Clinical Review

2014 Update on cervical disease

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Integration of the HPV test into cervical screening adds complexity but clarifies optimal management in many cases

Dr. Mark Einstein anticipated final FDA approval of the first HPV test for primary cervical cancer screening and, in this UPDATE ON CERVICAL DISEASE, expands on the data behind the approval and how your practice could change



Advances in cervical cancer screening continue apace. We are fortunate that these advances are based on a substantial amount of high-quality prospective evidence. Many of these advances are designed to target the women who have clinically relevant disease while minimizing harm and anxiety caused by unnecessary procedures related to cervical screening test abnormalities that have little clinical relevance.

With clinicians being regularly judged on performance and outcomes, adoption of advances and new guidelines should be ­considered relatively quickly by women’s health providers.

In this article, I focus on two significant advances of the past (and coming) year:

  • recent application and unanimous approval by a Food and Drug Administration (FDA) expert panel for the use of the cobas human papillomavirus (HPV) DNA test as a primary cervical cancer screen
  • the latest update of guidelines on the management of abnormal cervical screening tests from the American Society for Colposcopy and Cervical Pathology (ASCCP).


Wright TC Jr, Stoler MH, Behrens CM, Apple R, Derion T, Wright TL. The ATHENA human papillomavirus study: design, methods, and baseline results. Am J Obstet Gynecol. 2012;206(1):46.e1–e11.

An FDA expert panel unanimously approved the cobas (Roche Molecular Diagnostics; Pleasanton, California) HPV DNA test on March 12, 2014. The FDA will decide on potential approval within the coming months. Although the FDA sometimes reaches a different decision from one of its advisory committees when it comes to a final vote on a product or device, most often the FDA concurs with the committee’s judgment. Therefore, approval of the cobas HPV test as a primary screen is likely.

Related article: FDA Advisory Committee recommends HPV test as primary screening tool for cervical cancer Deborah Reale (News for your Practice, March 2014)

The cobas HPV test yields a pooled result for 12 high-risk HPV types (hrHPV 31, 33, 35, 39, 45, 51, 52, 56, 58, 59, 66, and 68), as well as individual results for types 16 and 18; it also has an internal control for specimen adequacy. HPV 16 and 18 account for roughly 70% of all cases of cervical cancer, and infection with both types are known to place women at high risk for having clinically relevant disease—more so than the other hrHPV types.

In considering the cobas HPV test, the advisory committee reviewed data from the Addressing the Need for Advanced HPV Diagnostics (ATHENA) trial, a prospective, multicenter, US-based study of 47,208 women aged 21 and older. These women were recruited at the time of undergoing routine screening for cervical cancer; only 2.6% had been vaccinated against HPV. All were screened by liquid-based cytology and an HPV test. Those who had abnormal cytology or a positive test for a high-risk HPV type underwent colposcopy, as did a randomly selected group of women aged 25 or older who tested negative on both tests.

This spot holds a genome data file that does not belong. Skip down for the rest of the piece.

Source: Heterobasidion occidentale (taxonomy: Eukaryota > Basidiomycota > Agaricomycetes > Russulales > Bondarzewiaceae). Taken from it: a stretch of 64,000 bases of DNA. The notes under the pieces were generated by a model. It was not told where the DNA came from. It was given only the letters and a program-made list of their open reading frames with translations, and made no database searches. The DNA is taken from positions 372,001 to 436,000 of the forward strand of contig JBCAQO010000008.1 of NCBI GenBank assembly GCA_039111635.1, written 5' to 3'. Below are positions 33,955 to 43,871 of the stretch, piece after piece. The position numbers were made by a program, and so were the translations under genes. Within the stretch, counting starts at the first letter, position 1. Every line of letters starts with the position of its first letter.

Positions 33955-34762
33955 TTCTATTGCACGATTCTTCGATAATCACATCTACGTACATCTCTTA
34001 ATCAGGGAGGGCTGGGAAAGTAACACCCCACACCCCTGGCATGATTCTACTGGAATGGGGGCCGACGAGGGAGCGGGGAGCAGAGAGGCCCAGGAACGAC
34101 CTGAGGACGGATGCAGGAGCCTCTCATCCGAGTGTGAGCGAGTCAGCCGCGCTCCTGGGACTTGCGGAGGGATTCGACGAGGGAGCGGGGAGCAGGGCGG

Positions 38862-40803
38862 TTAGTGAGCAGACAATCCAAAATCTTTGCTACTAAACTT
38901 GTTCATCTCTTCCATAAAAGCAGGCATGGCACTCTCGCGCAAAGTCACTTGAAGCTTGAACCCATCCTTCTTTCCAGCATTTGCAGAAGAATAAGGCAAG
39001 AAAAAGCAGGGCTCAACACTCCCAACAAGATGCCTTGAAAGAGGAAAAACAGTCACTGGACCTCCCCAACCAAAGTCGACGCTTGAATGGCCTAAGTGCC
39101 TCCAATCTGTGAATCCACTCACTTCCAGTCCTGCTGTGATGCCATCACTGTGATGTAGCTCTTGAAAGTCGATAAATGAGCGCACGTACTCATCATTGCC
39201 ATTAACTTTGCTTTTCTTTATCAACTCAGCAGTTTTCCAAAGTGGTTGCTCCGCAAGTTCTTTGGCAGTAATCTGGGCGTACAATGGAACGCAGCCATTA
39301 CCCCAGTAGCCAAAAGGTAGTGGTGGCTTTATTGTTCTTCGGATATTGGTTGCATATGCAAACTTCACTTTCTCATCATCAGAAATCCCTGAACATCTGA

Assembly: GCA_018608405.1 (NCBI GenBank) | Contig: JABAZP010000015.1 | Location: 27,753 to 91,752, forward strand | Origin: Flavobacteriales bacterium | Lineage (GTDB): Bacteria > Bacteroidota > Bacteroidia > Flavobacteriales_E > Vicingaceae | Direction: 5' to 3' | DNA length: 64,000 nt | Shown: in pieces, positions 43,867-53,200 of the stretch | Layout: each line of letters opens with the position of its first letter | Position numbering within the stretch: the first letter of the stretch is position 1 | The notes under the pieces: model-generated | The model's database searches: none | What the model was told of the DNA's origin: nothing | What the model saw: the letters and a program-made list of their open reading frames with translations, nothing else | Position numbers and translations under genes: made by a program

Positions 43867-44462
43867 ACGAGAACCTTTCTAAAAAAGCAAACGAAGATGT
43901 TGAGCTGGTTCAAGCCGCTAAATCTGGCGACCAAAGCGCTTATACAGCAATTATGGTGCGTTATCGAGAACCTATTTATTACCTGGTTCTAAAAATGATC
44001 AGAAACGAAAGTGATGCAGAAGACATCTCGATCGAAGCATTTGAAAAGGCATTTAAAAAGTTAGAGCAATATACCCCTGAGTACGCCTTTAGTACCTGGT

The prevalence of abnormal findings was:

  • 7.1% for liquid-based cytology
  • 12.6% for pooled high-risk HPV
  • 2.8% for HPV 16
  • 1.0% for HPV 18.

As expected, cytologic abnormalities and infection with high-risk HPV types declined with increasing age. The adjusted prevalence of cervical intraepithelial neoplasia (CIN) grade 2 or higher in women aged 25 to 34 years was 2.3%; it declined to 1.5% among women older than age 34. Of note, approximately 500,000 US women are given a diagnosis of CIN 2 or CIN 3 each year in the United States.

This US-based trial was designed to assess the medical utility of pooled high-risk HPV DNA in addition to genotyping for HPV 16 and 18 in three populations:

  • women aged 21 and older with a cytologic finding of atypical squamous cells of undetermined significance (ASC-US)
  • women aged 30 and older with normal cytology
  • women aged 25 and older in the overall screening population with any cytologic finding.

Investigators were particularly interested in the use of the HPV test as:

  • a triage for women with abnormal cytologic findings
  • an adjunct to guide clinical management of women with negative cytology results
  • a potential front-line test in the screening of women aged 25 and older.

Related article: Endometrial cancer update: The move toward personalized cancer care Lindsay M. Kuroki, MD, and David G. Mutch, MD (October 2013)

The participants of the ATHENA trial were representative of women undergoing screening for cervical cancer in the United States—both in terms of demographics and in the distribution of cytologic findings. For example, recent US census data indicate that the female population is 79% white, 13% black, and 16% Hispanic or Latino—figures comparable to the breakdown of race/ethnicity in the ATHENA trial.

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